MITRE prototypes include a Very Low Frequency (VLF) waveform that can be implemented into legacy terminals, a robust message delivery prototype, and a new resilient conferencing capability. These advancements, combined with extremely high frequency communications, provide B-52 and B-2 bombers with beyond line-of-sight connectivity throughout the spectrum of conflict.

First, MITRE led a team to successfully develop a modernized, cost-effective, high-performance VLF waveform for government-off-the-shelf radios. By eliminating the need to develop a new receiver and instead installing the new VLF waveform on legacy receivers, the government may achieve $200 million in cost avoidance. The high-performance prototype was transitioned to industry and, thanks to this initiative, allows fielding three to four years sooner than originally planned.

Second, our robust message delivery prototype is the foundation for a new NC3 capability. The new capability was demonstrated during an Advanced Battle Management System (ABMS) exercise to improve the way nuclear forces are directed. ABMS is the future of Air Force command, control, and decision superiority and will integrate into the Joint All-Domain Command and Control concept to digitally connect all its platforms, as needed, in all domains.

Finally, MITRE developed a new resilient conferencing prototype, also demonstrated during an ABMS exercise, that increases decision-making resilience.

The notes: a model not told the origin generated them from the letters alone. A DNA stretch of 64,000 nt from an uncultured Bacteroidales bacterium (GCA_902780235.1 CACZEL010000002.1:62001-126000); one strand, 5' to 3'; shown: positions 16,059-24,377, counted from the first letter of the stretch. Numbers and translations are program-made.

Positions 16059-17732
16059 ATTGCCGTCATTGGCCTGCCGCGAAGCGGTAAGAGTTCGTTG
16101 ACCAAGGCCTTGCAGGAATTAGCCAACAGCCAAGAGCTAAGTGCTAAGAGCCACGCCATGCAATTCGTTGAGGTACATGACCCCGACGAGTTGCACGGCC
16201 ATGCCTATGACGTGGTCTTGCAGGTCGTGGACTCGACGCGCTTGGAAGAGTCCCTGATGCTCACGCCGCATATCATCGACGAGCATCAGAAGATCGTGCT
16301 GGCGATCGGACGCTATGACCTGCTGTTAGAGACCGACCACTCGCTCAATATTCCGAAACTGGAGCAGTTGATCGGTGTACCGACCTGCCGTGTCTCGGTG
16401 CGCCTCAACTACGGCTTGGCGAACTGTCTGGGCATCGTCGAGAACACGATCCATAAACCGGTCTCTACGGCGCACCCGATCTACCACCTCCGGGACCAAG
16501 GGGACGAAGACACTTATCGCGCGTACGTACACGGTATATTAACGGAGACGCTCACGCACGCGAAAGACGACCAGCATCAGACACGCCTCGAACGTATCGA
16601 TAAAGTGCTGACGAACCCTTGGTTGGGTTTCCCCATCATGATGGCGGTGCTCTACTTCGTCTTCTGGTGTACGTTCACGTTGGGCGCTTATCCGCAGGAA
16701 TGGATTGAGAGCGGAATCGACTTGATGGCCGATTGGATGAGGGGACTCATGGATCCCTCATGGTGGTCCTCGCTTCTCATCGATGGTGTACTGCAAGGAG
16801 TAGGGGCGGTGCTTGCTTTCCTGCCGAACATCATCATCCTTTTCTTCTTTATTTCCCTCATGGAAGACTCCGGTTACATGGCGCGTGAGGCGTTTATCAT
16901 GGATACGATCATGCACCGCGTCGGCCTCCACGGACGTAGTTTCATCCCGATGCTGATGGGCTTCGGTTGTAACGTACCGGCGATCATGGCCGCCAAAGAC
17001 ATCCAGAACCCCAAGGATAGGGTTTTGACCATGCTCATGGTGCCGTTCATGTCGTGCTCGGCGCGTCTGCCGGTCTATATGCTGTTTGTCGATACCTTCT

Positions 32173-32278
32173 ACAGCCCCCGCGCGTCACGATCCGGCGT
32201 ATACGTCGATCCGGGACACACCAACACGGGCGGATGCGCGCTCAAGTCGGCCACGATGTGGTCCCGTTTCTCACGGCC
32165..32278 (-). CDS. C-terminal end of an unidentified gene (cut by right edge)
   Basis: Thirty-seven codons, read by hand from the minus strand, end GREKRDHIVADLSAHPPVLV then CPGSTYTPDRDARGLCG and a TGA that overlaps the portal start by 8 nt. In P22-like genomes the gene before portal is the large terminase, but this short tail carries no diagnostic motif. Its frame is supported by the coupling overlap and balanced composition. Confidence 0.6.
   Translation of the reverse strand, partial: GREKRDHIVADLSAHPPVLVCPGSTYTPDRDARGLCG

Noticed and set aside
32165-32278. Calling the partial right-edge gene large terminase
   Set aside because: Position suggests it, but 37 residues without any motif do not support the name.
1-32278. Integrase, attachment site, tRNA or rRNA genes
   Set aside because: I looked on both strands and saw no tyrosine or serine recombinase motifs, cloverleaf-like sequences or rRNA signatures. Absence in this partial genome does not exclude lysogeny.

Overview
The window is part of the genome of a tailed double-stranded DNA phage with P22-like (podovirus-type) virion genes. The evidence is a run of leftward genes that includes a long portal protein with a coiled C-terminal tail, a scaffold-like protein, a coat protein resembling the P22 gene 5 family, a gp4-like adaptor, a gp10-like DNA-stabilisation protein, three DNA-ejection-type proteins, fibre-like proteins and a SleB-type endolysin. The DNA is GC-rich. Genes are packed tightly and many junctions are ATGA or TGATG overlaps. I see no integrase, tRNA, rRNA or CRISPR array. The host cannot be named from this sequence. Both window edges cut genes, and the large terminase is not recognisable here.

The prototypes above prove out core architectural concepts to improve our nation’s nuclear deterrent posture and are being inserted into future United States NC3 planning for acquisition and fielding. Additionally, this work has directly impacted the vision for a future NC3 capability to meet the threats.

Upgrading Modeling and Simulation

In addition to the prototypes, MITRE is developing a novel, enterprise-wide Nuclear Command and Control (NC2)/NC3 modeling capability. This capability takes strategic NC2 processes used to direct a nuclear response and simulates potential NC3 architectures under the stressed conditions of nuclear war.

The modeling and simulation capability eliminates dependence upon pre-existing notions of how current systems can be used, offering more freedom to experiment and evaluate how to best deploy and use assets.

In the February 2021 issue of the United States Naval Institute’s Proceedings Magazine, Adm. Richard said the DoD must reframe how it prioritizes procurement to ensure future capabilities map to an overarching strategy.

“We must acknowledge the foundational nature of our nation’s strategic nuclear forces because they create the ‘maneuver space’ for us to project conventional military power and remain agile in our development,” he says.

MITRE Helps Ensure NC3 Future Capability

A modernized NC3 system ensures the U.S. will retain a resilient and robust command and control architecture, fundamental for an effective deterrent. The U.S. must advance its NC3 strategy as a key part of the overall nuclear force recapitalization: the nuclear triad (nuclear missiles, nuclear-missile-armed submarines, and strategic aircraft with nuclear bombs and missiles). MITRE’s contributions will continue to advance NC3 by exploring conventional and nuclear integration and exploring how machine learning can advance capabilities across the domain.

This backbone of deterrence must always be available for today’s challenges and be ready to address tomorrow’s changing threats. MITRE’s work goes beyond USSTRATCOM and helps ensure the DoD and the nation continue to meet today’s and tomorrow’s challenges.

by Aishia Caryn Freeman